The Weeknd Discusses His Ethiopian Heritage
Abel Tesfaye, aka The Weeknd, discusses his Ethiopian heritage and the impact it's had on his sound in a new interview with Pitchfork.
Abel Tesfaye, aka The Weeknd, has taken over the airwaves with his experimental R&B sound. His latest album Beauty Behind the Madness, is sitting comfortably at the top of the Billboard 200, and his swift transformation from cult superstar to international pop star has been a common area of discussion in the music sphere. Much less talked about, though, is the singer's Ethiopian heritage, which he credits for having a profound impact on his craft.
In a recent interview with Pitchfork, the musician discusses how his Ethiopian upbringing shaped him artistically. "My mother, my grandmother, my uncles would play Ethiopian artists like Aster Aweke and Mulatu Astatke all the time in the house. They would drink coffee, eat popcorn, and listen to the music. It’s such beautiful music, but I didn’t realize how beautiful it was until I left that head space.That’s why I feel like my singing is not conventional" said the musician. "The feeling in my music and in my voice is very Ethiopian and very African and much more powerful than anything, technically. There are songs like “Gone” where I don’t even know what I’m saying—I let my voice do all the talking. I’ll probably do an album like that one day where it’s not lyrics at all, just melodies and great production. Maybe the next one, I don’t know. That’s the Ethiopian side of me." He also spoke about his affinity for Amharic poetry, "Ethiopian poetry is a different language. I can speak and understand [Amharic], but I can’t understand their poetry. When my mother would translate—it’s the most beautiful thing ever."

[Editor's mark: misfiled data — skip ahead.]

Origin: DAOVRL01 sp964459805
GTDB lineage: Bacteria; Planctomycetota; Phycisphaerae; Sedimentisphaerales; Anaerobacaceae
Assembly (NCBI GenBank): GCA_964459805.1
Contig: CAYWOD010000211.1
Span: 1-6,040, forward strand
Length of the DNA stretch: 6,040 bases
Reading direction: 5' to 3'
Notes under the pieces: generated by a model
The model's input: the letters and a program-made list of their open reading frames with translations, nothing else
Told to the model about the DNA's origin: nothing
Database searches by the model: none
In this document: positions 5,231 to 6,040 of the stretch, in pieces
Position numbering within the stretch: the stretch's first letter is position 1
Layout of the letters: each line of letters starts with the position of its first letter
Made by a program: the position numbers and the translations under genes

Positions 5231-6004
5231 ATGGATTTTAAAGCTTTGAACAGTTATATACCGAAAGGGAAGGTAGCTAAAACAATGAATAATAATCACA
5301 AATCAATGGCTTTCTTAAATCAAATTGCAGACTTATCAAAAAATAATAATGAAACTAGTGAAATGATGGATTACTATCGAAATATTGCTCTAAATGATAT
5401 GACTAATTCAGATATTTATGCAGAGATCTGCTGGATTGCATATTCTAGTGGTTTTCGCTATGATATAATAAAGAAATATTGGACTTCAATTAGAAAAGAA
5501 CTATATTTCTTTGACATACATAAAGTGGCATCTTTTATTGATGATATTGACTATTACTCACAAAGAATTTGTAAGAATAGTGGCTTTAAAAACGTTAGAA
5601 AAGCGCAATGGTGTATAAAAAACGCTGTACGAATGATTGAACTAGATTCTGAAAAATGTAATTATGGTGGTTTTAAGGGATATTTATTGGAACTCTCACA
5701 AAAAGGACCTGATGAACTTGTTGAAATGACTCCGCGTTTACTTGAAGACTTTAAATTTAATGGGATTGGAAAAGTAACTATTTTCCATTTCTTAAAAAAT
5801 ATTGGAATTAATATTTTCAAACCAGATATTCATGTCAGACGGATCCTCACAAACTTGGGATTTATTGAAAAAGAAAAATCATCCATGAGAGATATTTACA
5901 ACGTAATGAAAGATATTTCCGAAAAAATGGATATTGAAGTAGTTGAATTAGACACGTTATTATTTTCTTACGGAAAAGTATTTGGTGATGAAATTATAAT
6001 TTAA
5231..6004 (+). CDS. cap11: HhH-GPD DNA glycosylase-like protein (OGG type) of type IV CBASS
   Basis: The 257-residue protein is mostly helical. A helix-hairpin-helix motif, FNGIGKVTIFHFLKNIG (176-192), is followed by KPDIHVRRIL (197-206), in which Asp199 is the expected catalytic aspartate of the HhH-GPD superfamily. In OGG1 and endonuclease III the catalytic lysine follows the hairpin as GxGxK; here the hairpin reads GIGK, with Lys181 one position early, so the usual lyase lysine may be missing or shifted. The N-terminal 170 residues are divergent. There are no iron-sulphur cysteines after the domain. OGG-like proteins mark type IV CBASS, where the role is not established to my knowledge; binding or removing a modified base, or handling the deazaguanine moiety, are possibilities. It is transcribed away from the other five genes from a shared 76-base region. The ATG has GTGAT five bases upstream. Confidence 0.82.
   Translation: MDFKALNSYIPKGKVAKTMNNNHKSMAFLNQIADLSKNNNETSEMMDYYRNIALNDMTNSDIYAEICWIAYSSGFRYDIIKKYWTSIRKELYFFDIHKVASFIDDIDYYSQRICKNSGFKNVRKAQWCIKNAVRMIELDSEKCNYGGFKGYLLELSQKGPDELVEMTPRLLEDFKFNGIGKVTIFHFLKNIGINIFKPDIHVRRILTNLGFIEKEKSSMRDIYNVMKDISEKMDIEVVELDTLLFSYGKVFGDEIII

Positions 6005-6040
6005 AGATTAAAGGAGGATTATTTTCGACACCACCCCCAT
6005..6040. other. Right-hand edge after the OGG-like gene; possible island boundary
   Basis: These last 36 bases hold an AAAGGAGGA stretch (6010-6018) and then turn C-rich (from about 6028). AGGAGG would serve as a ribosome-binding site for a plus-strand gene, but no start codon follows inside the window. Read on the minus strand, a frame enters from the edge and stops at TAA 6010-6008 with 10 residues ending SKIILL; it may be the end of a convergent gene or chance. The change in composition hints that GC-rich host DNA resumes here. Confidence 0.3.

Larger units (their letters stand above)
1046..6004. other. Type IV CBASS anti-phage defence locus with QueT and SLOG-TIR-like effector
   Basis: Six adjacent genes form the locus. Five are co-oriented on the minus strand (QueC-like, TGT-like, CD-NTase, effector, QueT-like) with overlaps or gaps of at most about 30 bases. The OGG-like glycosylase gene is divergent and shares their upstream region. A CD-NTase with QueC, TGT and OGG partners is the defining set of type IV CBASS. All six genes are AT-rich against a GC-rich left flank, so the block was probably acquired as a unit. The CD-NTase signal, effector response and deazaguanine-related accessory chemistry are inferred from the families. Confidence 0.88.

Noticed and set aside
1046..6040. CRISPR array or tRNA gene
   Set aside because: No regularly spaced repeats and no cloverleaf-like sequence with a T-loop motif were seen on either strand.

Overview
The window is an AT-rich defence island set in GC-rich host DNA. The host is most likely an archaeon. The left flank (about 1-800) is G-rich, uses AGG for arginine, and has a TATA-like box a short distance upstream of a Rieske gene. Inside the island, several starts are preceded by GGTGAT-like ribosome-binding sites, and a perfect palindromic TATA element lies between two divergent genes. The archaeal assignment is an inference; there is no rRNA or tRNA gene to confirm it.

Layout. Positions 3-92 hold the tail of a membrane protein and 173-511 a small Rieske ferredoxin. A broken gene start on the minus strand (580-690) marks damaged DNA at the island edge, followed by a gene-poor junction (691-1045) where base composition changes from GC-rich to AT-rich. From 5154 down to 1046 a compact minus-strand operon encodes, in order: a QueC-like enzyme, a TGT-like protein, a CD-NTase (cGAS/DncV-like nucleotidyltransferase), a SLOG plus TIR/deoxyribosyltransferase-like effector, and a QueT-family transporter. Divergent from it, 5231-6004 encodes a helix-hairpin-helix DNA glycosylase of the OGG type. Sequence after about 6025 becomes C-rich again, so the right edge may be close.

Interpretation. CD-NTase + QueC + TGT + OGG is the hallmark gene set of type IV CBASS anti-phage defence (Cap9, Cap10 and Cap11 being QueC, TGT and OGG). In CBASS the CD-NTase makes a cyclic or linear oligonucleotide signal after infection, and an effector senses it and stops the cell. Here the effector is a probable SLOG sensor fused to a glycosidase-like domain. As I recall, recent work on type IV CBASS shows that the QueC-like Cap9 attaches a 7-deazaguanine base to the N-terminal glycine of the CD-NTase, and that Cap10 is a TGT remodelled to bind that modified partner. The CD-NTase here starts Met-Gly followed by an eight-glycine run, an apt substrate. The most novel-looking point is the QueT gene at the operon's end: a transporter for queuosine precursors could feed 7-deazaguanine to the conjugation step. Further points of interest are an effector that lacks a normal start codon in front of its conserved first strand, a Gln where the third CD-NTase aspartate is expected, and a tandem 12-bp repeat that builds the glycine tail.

The singer went on to express his appreciation for his mother country and his desire to visit, "I’ve never been back home to Ethiopia, but when I do go I’m going to make it very special." Read the full interview here and listen to his Amharic-inspired single "Gone" below. Also worth checking out is Okayafrica contributor Hannah Giorgis' previous Pitchfork piece The Weeknd's East African Roots.